13. #13 Nov 6, 2010
    Last edited: Nov 6, 2010
    Sorry double post:blush:
  14. Tania,

    I'm so happy you found the solution to Emma's needs. :smile: I believe health begins from within and nutrition is key.
    I wanted to post a link to Orijen's white paper. It debunks the high protein myth and describes why our dogs/cats should eat a grain free diet.
  15. Boxermom,
    I believe so, too and because Emma has ellbow dyplsia on her left elbow with an athrosis the omega 3 and 6 acids in the food help to strengthen her bones. There is a theory out there that cereals make athrosis worse so it can't hurt Emma to have a cereal-free food.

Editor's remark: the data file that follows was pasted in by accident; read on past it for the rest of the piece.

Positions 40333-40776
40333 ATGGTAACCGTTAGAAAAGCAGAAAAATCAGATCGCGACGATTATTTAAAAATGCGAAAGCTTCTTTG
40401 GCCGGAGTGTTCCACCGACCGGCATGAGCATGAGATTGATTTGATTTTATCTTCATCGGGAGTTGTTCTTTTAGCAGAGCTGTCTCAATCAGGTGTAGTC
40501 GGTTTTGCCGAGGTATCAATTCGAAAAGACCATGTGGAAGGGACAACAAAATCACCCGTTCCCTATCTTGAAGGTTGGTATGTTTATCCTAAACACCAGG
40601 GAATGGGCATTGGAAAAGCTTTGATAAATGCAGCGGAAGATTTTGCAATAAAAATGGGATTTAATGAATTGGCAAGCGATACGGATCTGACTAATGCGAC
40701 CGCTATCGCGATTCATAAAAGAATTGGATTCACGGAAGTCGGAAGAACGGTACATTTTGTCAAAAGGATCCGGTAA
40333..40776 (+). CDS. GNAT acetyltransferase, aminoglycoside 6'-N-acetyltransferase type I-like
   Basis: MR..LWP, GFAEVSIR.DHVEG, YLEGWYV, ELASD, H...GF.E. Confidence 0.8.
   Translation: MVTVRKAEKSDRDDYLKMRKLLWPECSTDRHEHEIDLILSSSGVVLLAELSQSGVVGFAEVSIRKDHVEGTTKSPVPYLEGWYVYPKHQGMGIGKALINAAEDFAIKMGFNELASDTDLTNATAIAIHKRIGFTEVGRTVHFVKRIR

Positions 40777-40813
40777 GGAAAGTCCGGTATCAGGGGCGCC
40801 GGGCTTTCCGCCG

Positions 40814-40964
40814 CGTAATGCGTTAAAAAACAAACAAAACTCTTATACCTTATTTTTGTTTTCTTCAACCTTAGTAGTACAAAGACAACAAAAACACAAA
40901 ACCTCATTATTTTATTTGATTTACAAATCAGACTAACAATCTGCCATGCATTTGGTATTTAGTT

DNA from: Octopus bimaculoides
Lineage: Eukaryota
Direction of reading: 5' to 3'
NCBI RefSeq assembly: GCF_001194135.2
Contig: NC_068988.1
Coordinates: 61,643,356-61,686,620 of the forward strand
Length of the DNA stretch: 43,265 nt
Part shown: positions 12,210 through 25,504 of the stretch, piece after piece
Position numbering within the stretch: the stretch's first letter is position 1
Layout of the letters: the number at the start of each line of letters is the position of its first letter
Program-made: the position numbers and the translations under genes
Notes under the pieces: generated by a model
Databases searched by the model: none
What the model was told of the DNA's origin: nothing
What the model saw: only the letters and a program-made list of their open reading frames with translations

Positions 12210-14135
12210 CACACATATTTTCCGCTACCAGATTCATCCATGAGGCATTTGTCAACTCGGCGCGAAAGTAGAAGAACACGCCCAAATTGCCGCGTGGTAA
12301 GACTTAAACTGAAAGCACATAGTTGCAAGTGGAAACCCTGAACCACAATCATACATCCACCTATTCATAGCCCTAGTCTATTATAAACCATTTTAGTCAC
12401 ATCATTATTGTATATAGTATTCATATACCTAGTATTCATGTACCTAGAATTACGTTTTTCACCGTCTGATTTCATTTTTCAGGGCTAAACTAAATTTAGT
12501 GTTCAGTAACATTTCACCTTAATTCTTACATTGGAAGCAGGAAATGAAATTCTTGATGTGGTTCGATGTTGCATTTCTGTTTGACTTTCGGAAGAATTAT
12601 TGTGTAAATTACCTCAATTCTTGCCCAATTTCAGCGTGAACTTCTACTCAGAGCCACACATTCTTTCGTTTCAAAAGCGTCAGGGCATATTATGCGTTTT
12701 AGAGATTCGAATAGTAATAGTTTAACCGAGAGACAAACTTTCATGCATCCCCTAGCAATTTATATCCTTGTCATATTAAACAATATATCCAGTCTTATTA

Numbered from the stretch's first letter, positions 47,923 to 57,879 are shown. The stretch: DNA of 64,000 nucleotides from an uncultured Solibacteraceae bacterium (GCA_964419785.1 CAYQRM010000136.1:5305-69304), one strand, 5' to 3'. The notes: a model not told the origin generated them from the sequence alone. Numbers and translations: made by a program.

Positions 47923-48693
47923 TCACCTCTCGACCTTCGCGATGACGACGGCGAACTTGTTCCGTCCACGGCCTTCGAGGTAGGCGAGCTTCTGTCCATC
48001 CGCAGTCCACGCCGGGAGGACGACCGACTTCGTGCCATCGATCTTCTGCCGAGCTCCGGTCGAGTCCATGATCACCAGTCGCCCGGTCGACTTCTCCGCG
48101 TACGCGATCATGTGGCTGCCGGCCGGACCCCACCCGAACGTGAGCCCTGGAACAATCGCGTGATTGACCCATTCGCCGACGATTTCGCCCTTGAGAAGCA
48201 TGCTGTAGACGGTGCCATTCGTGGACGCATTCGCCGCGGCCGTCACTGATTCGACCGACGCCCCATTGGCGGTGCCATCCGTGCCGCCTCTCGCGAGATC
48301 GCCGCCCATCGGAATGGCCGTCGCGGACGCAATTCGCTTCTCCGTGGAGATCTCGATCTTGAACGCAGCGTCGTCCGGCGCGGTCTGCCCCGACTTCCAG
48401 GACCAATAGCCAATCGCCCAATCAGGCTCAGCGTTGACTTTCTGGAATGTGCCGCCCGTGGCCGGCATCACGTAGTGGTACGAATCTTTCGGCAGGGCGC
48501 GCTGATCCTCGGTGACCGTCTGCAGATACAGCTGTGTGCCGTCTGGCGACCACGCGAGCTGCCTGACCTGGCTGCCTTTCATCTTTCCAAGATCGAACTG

She's a poor soul with her already operated elbow because in her first year she was 6 months in recovery after her operations and she wasn't allowed to play with other dogs. Now everything is ok and she enjoys playing with other dogs but I always have to make sure that she doesn't overdo it because she wouldn't stop on her own. Her most favourite dogs to play with are other labs, golden retrievers and boxers because they all play a lot with their bodies and enjoy pushing each other. We feed a lot of fresh vegetables, too so that her stomach is full but she doesn't get fat. IMO Orijen is one of the best dog foods available even though it's expensive and hard to get here in Germany. Our vet always advices to feet the Orijen 6 fish to dogs with dermatitis as a lot of the time that solves the problem and if this doesn't help you can try a special diet with just horse meat and patatoes for 6-8 weeks as a basic diet. After the 6-8 weeks you can give one different sort of meat into the mix like this you can see what kind of food causes the dermatitis because the skin will react pretty soon if your dog is allergic against it. That's how German vets tests food allergies on dogs.